Friday, May 25, 2012

Guide to the Transiberian Railway

We went to Mongolia via the transiberian railway. It's the normal route taken my most tourists because it not gives you a chance to view the countryside, it is also relatively cheaper than a plane ride (hehe).

The Transiberian railway spans from Beijing - Ulaan Bataar - Moscow. It takes 30 hours from Beijing to Ulaan Baatar with a few stops in between. There are only two trips in a week so you have to schedule your travel around the train's schedule.
We stayed in Beijing for a couple of days prior to the trip because we arrived on a Saturday and the train was set to leave on Tuesday. We took the K23 train from the Beijing Railway Station in Dong Cheng district.

A note to the faint hearted: the people who use the railway station are mostly locals--and by locals I mean the not-so-rich kind. Be wary of your things, don't be disheartened by the uncleanliness, and remain hopeful! It gets better, I promise :)

We got a 4-berth hard sleeper which we found very cozy:
Our cabin was for four people, but luckily not a lot of tourists go on the train during spring so we had the cabin all to ourselves.
As I said, the trip lasts for 30 hours so you have to come prepared! For us, being prepared meant bringing food, a book, and an ipod to ease the blues.
Don't be too worried about getting bored though because the view outside is spectacular and you'd be too busy getting awed to even feel an ounce of boredom.
If you didn't bring food, there's a restaurant in the train. Be wary though about the time because it has a schedule and if you miss it, you won't be able to buy food. If, however, you didn't get to eat, you could go down at Erlian (the last stop in China), and get some supplies. The trains stops at Erlian for three hours so it can change tracks.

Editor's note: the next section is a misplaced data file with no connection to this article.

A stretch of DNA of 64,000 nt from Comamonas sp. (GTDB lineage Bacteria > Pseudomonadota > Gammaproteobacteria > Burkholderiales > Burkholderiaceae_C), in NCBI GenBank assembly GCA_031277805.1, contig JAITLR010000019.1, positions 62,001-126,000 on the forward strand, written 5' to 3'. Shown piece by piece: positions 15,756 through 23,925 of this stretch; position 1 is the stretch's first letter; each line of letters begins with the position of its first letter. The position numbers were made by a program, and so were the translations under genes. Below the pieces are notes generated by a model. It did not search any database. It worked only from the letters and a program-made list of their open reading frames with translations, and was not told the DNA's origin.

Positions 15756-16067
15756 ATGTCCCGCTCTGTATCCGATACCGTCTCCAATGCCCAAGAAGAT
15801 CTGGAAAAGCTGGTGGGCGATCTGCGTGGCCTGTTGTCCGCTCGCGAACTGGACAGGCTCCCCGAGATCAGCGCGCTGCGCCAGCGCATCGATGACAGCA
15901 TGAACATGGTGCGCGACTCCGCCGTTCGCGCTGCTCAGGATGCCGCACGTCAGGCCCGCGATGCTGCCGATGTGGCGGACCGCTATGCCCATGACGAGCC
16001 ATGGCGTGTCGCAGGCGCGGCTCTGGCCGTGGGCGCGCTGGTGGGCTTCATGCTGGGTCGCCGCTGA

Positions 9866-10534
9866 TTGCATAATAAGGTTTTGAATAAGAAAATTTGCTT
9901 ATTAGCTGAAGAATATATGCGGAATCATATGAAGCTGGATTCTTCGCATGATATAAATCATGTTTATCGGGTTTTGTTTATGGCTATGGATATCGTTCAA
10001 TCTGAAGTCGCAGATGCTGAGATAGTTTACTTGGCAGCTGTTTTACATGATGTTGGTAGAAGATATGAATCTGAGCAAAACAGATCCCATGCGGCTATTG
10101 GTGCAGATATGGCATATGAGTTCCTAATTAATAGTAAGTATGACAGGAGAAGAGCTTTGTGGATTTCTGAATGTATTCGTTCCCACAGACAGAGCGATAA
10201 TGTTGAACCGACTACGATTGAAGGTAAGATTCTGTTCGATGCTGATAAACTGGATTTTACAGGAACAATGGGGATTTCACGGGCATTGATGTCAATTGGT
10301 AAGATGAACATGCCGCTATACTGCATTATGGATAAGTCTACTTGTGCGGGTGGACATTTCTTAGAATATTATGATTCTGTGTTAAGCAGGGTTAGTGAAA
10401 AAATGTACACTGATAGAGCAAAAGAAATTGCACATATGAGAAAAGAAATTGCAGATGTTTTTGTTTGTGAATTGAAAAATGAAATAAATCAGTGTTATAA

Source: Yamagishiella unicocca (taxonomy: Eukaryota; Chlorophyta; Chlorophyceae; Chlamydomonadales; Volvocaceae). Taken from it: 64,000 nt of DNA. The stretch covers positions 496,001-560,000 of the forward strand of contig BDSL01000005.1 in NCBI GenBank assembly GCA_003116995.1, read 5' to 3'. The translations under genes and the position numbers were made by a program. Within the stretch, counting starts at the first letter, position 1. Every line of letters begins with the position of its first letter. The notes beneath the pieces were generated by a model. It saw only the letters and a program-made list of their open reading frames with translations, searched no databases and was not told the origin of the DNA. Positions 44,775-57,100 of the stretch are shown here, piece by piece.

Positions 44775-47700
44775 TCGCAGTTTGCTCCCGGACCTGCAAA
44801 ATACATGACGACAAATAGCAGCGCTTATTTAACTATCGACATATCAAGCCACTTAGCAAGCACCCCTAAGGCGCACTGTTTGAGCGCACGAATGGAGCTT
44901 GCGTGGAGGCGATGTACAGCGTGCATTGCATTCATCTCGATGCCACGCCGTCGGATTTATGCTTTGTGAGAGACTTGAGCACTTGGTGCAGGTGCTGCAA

Note however that it would be best if you just go down for a while because the train has to change tracks and if you're left outside, you would freeze from the 2-hour stay outside in negative weather!
Crossing borders is another thing. Immigration is tough but relatively harmless. The immigration officers go up the train and visits berth to berth. It just gets a little scary when they climb up and the Chinese/Mongolian officers shout "wake up! wake up!" or "LOOK AT ME". It feels like being in a military boot camp. Still, no worries, they're just tough but they're harmless :)

The one thing that is not so harmless though is the weather! We crossed the Gobi desert at night and I felt like I was about to die from hypothermia. It was so cold! What made it worse was the fact that I was currently suffering from hyper teeth sensitivity. I literally cried in my bed. I was already covered by two thick blanks but the cold still penetrated. It was the worse feeling ever.

When morning came, all worries dissipated and a few hours after, I found myself in Ulaan Baatar :)
What an amazing experience! Truly, it was a once-in-a-lifetime kind of thing :) So that's it! Watch out for my next post--TMF guide to Ulaan Baatar!

Related post: A photo tour of Ulaan Baatar , Guide to Mongolia

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